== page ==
Short answer: No, third parties can't register a subdomain without authorization from the owner of the domain.
DNS is a hierarchical system, ordered from right to left in the hostname. Whoever has a given domain name registered controls the authoritative name servers for that domain. This means that all queries (that aren't answered from cache) for that domain or one of its subdomains will be directed to that organization's DNS servers, giving them full control over all subdomains. They can, of course, choose to delegate this control to someone else if they wish.
For example, if I were to register reirab.com, if someone queries subdomain.reirab.com (and no cache is involved,) what would happen is this:
Their DNS server would first ask the root servers for the first domain from the right, i.e. com. They would be returned a DNS NS record telling them the authoritative name server for com.
Their DNS server would then submit a request to the com authoritative name server that it discovered from the previous request for reirab.com. It would again get an NS record response telling it the authoritative nameserver for reirab.com.
Their DNS server would now submit a request to reirab.com's authoritative name server for subdomain.reirab.com. Since I would own reirab.com, I would have full control over this authoritative name server. It would either be a server that I myself own or one that is hosted by a third party on my behalf. The only subdomains that could possibly be returned (authoritatively) for this domain are the ones I myself have created records for on that authoritative name server. The only way for someone else to register a subdomain of reirab.com would then be for them to ask me to set it up for them, since I own the authoritative name server for reirab.com and all requests for its subdomains would be funneled through my server.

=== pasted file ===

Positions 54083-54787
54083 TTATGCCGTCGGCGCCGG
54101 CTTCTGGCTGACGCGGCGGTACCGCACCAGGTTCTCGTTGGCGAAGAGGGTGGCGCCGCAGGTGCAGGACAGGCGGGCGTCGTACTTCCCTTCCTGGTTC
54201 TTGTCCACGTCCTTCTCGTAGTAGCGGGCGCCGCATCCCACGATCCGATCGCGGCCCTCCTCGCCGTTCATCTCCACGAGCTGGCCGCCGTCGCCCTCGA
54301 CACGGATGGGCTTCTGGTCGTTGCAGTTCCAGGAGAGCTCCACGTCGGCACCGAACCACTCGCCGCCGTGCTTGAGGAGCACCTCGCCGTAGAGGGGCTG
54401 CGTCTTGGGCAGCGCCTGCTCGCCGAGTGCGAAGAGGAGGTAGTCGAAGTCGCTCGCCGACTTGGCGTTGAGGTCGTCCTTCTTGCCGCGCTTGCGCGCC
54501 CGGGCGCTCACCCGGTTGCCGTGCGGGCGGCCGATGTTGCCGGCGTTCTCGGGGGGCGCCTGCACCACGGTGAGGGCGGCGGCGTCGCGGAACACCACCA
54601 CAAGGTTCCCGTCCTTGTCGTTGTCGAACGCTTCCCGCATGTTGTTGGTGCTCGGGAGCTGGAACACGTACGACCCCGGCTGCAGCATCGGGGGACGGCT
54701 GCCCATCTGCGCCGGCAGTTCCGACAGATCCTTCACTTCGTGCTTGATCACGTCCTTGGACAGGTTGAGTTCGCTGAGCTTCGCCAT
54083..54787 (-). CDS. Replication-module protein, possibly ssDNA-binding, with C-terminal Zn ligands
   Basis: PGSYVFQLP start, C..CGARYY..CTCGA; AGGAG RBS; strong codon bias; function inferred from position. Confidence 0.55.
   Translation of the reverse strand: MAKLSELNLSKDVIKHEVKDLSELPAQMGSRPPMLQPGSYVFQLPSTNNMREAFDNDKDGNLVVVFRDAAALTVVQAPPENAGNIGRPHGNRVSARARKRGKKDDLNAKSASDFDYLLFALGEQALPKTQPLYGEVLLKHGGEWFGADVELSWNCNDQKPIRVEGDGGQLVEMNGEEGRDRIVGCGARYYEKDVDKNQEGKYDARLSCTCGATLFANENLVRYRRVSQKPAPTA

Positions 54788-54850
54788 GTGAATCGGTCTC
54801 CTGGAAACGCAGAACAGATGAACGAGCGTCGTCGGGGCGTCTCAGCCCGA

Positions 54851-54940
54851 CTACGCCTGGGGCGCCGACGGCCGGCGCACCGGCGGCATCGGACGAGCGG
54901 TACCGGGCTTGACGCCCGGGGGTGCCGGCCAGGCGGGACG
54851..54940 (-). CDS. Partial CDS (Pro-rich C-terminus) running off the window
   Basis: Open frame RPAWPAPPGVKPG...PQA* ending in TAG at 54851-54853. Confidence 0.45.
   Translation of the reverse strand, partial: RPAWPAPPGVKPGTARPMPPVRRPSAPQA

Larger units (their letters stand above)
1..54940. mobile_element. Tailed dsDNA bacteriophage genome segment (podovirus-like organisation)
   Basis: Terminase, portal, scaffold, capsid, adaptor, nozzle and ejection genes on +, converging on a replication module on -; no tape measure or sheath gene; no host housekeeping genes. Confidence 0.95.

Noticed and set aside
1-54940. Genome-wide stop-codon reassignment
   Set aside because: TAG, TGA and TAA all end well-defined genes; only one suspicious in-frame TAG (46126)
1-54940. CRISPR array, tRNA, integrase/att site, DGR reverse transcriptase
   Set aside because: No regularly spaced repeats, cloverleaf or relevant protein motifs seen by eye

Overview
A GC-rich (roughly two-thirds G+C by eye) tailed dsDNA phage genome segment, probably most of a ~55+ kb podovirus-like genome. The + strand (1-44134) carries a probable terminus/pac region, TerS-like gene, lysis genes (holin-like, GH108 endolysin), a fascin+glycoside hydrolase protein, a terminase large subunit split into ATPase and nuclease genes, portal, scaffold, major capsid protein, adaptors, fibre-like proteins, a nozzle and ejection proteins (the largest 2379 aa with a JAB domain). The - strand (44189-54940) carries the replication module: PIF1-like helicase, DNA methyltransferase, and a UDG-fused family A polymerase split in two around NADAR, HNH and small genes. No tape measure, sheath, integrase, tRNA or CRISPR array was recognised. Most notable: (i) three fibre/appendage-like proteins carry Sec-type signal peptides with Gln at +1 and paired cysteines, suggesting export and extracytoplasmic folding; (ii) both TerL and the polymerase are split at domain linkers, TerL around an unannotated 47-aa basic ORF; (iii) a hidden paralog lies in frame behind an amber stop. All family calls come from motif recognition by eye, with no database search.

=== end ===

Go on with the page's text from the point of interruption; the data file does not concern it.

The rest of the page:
If I did want to delegate control of some subdomain to someone else, I would do it exactly the same way my registrar delegated control of reirab.com to me: with an NS record. By adding an NS record for subdomain.reirab.com to reirab.com's authoritative name server, I can authoritatively direct requests for subdomain.reirab.com and any of its subdomains to the name server listed in that NS record, which would be controlled by the organization to whom I delegated control of that subdomain. I could revoke this delegation at any time by removing or altering that NS record.
By the way, 'www' is not treated specially by DNS. It's just another host name in its domain's authoritative DNS server. It's only by convention that we put the host (A or AAAA) record for that organization's web server there. The A record for www.exampledomain.com and somethingelse.exampledomain.com both most likely lie on the same server: exampledomain.com's DNS server.
Note: This answer has intentionally simplified things a bit for the case of someone requesting a DNS record from the Internet. If a request for a domain comes from within the domain's organization, the request will likely be resolved directly by the organization's name servers without going up the chain to root-servers.net, the TLD's name servers, etc. In this case, a host name could potentially even resolve to something different than what it would resolve to from the Internet, if the organization so chooses.